The Oregon House ejected a sitting representative for the first time in history because he allowed far-right protesters into the closed Oregon Capitol during a legislative session on December 21, 2020.
The vote was 59-1 to expel Mike Nearman, a four-term Republican, with Nearman himself casting the lone no vote.
In late December, coronavirus cases were soaring with nearly 1,100 daily cases. The Capitol was closed at the time, but constituents could follow and testify during legislative sessions by phone or video.
Surveillance video captured Nearman exiting a door and allowing demonstrators into the building. At least one of the protesters was visibly armed, and police were allegedly sprayed with bear mace while trying to expel the intruders from the building.
A video surfaced last week of Nearman giving a group instruction to text his phone number and that then “somebody might exit that door while you’re standing there.” Nearman called the plan “Operation Hall Pass.”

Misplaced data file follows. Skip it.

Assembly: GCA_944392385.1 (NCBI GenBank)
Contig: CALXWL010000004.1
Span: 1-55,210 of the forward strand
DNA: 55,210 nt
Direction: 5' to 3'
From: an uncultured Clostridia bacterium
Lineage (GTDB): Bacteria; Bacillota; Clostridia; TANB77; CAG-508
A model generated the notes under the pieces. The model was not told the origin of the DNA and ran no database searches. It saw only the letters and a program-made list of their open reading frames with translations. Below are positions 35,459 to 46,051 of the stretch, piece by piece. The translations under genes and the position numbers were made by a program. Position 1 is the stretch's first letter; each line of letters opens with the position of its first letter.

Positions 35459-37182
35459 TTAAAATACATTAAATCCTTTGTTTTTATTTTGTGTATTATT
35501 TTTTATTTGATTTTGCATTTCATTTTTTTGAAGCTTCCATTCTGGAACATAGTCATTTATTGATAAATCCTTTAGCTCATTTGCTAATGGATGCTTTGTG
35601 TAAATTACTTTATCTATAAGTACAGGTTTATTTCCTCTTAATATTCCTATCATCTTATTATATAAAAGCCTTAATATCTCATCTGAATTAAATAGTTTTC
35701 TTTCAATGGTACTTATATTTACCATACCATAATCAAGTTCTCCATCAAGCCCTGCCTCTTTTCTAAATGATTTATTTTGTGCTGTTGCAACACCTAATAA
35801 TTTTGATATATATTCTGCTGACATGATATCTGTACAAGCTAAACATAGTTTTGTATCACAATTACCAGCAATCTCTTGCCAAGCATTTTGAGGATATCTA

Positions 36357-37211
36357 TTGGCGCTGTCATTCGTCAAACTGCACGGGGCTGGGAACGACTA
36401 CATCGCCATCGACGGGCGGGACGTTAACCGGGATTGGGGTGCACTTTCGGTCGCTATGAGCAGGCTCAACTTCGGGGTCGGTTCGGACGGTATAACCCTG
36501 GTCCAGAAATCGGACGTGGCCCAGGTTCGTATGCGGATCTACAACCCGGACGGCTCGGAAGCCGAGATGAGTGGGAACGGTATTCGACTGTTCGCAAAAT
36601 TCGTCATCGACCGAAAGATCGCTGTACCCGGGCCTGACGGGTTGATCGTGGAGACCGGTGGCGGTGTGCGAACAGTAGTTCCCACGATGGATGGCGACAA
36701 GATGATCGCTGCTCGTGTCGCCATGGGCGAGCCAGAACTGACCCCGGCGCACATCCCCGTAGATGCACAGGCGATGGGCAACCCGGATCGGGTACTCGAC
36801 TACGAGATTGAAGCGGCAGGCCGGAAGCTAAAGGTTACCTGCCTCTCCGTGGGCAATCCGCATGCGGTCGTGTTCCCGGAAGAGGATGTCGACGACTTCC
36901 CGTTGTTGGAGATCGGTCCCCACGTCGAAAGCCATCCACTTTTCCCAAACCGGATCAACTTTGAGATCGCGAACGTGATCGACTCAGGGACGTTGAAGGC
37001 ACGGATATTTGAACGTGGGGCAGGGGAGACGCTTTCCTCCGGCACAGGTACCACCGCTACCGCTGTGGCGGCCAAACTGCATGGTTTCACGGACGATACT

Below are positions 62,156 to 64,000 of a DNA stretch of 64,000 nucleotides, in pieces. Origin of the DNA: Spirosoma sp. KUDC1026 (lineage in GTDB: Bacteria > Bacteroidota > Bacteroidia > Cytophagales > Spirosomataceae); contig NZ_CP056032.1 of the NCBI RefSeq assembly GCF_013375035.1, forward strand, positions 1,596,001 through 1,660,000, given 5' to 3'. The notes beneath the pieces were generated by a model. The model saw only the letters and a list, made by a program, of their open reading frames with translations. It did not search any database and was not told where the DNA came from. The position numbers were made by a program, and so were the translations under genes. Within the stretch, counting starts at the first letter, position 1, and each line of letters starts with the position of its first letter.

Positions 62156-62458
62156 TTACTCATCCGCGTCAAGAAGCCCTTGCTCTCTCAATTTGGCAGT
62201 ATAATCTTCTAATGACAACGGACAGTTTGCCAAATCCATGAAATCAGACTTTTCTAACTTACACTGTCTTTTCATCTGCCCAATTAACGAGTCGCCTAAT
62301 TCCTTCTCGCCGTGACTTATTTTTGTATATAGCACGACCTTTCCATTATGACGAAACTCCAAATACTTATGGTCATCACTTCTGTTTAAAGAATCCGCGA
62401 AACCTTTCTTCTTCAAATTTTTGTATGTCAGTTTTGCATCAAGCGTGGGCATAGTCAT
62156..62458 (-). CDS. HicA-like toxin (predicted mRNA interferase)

Nearman said in a Monday interview that most of the people in the group would be “blue-haired old ladies,” but who showed up on the day of the breach included members of the right-wing, Vancouver-based group Patriot Prayer known for street brawls, people wearing clothing with Three Percenters militia logos and a Confederate flag hat and people armed with rifles and wearing military gear.
Nearman faces criminal conduct charges for the incident, but argues that the closure of the Capitol building and exclusion of constituents to the legislative process was unconstitutional.